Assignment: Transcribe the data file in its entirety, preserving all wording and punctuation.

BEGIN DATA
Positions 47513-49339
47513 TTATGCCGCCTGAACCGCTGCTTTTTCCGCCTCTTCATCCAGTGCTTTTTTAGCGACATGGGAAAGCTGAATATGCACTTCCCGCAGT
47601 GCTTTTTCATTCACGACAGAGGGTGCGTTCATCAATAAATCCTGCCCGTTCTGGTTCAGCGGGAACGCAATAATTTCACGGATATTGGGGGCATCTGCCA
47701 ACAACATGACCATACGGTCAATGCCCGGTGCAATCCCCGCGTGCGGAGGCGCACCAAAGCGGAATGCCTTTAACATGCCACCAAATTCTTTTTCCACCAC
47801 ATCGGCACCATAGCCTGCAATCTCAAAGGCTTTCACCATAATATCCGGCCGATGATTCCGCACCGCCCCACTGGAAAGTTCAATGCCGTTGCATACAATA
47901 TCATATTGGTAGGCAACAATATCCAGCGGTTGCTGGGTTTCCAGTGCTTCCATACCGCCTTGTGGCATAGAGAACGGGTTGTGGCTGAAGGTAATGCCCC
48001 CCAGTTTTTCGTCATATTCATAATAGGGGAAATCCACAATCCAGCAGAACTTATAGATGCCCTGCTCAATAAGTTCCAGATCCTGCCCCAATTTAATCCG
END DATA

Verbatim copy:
Positions 47513-49339
47513 TTATGCCGCCTGAACCGCTGCTTTTTCCGCCTCTTCATCCAGTGCTTTTTTAGCGACATGGGAAAGCTGAATATGCACTTCCCGCAGT
47601 GCTTTTTCATTCACGACAGAGGGTGCGTTCATCAATAAATCCTGCCCGTTCTGGTTCAGCGGGAACGCAATAATTTCACGGATATTGGGGGCATCTGCCA
47701 ACAACATGACCATACGGTCAATGCCCGGTGCAATCCCCGCGTGCGGAGGCGCACCAAAGCGGAATGCCTTTAACATGCCACCAAATTCTTTTTCCACCAC
47801 ATCGGCACCATAGCCTGCAATCTCAAAGGCTTTCACCATAATATCCGGCCGATGATTCCGCACCGCCCCACTGGAAAGTTCAATGCCGTTGCATACAATA
47901 TCATATTGGTAGGCAACAATATCCAGCGGTTGCTGGGTTTCCAGTGCTTCCATACCGCCTTGTGGCATAGAGAACGGGTTGTGGCTGAAGGTAATGCCCC
48001 CCAGTTTTTCGTCATATTCATAATAGGGGAAATCCACAATCCAGCAGAACTTATAGATGCCCTGCTCAATAAGTTCCAGATCCTGCCCCAATTTAATCCG